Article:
PREVIOUS POST (2007)

I received this in my morning email:
Andrew Sullivan is retiring from blogging. He wants to have a real life. (The Dish) | Lots of people blogged about the news, and Twitter was wild with it. “That seems an appropriate send-off for a blogger whose work defined much of what we have come to see as normal in the age of social media.” (Mashable) | BuzzFeed’s Ben Smith writes, partly, about Sullivan’s place and influence in blogging. (BuzzFeed) | Blogging isn’t dead. “…a ‘blog’ is simply a publishing medium. It’s a way to put content on the Internet — usually a fast and, relatively, user-friendly way. But, the conflating a publishing medium with a sort of online writing — opinionated, snarky — that tends to be the preferred approach of many of its users is a mistake. (The Washington Post)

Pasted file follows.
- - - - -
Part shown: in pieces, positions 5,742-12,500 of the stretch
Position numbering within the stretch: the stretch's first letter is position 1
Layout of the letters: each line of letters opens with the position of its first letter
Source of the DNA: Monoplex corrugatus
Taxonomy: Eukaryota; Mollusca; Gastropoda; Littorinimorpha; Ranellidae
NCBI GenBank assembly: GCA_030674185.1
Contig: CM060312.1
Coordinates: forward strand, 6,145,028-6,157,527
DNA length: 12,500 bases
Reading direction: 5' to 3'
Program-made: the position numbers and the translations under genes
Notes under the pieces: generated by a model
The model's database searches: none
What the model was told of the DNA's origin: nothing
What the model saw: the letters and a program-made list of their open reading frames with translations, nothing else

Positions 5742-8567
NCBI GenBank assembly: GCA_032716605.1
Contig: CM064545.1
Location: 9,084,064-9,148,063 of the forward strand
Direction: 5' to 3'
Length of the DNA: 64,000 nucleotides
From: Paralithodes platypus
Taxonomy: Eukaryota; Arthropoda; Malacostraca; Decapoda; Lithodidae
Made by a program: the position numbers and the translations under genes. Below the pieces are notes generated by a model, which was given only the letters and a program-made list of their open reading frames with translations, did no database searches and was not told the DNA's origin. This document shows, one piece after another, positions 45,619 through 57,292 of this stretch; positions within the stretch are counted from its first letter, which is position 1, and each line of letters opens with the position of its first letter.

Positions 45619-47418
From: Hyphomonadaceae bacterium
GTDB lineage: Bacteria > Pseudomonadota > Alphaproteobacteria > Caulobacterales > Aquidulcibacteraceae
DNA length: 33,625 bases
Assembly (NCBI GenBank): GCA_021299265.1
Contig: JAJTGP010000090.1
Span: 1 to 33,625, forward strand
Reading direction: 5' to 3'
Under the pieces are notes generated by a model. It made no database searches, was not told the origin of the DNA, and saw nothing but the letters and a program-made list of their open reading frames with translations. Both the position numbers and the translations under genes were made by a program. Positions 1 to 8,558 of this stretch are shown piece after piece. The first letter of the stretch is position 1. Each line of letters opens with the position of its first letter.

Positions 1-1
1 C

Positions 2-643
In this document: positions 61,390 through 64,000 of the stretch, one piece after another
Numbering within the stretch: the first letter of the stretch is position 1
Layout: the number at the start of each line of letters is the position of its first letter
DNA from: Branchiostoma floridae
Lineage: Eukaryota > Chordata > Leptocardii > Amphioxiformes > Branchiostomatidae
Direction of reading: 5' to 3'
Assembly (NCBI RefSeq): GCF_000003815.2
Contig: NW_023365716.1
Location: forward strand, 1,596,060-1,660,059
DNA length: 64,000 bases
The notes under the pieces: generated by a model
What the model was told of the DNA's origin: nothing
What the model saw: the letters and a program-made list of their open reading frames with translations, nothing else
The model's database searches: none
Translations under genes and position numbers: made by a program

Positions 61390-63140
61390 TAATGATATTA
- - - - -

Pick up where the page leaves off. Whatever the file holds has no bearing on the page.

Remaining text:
Are you running the blog or is the blog running you? Create a purposeful blog plan and take back your life!

Blogger Stéphanie Bonnet has posted 4 very concise, critical time-saving processes for bloggers. Do have a look.

Meantime, RANDOMTYPE walks you through 7 steps of creating an effective blog plan, including guides to setting goals, Audience, Tools, Research, Message and Timeline.

And while writing a business plan for your blog is definitely not mandatory, here’s a few starter tips for you!

Now, here’s a question for ya! How CAREFUL are YOU, blogger, about what you say on social media? Does your employer regulate or “own” your twitter and/or facebook accounts? Do you blog independently or are you “sanctioned” by the outlet you work for? Your thoughts?

Back in 2010 I posted an article entitled “Tweet Like A Rock Star,” to which I now shall add “Don’t tweet anything you’ll be sorry for later.” Like this young woman did.

Like CNN’s Jim Clancy did…

And what about all the hooptydoo about “Personal Brand” – you know I think the gal who innovated personally branding a blog was wendy Cheng, whose fave colour pink became her blogspot blog’s trademark! You’ll find Xiaxue in the list of blogs appearing on this page!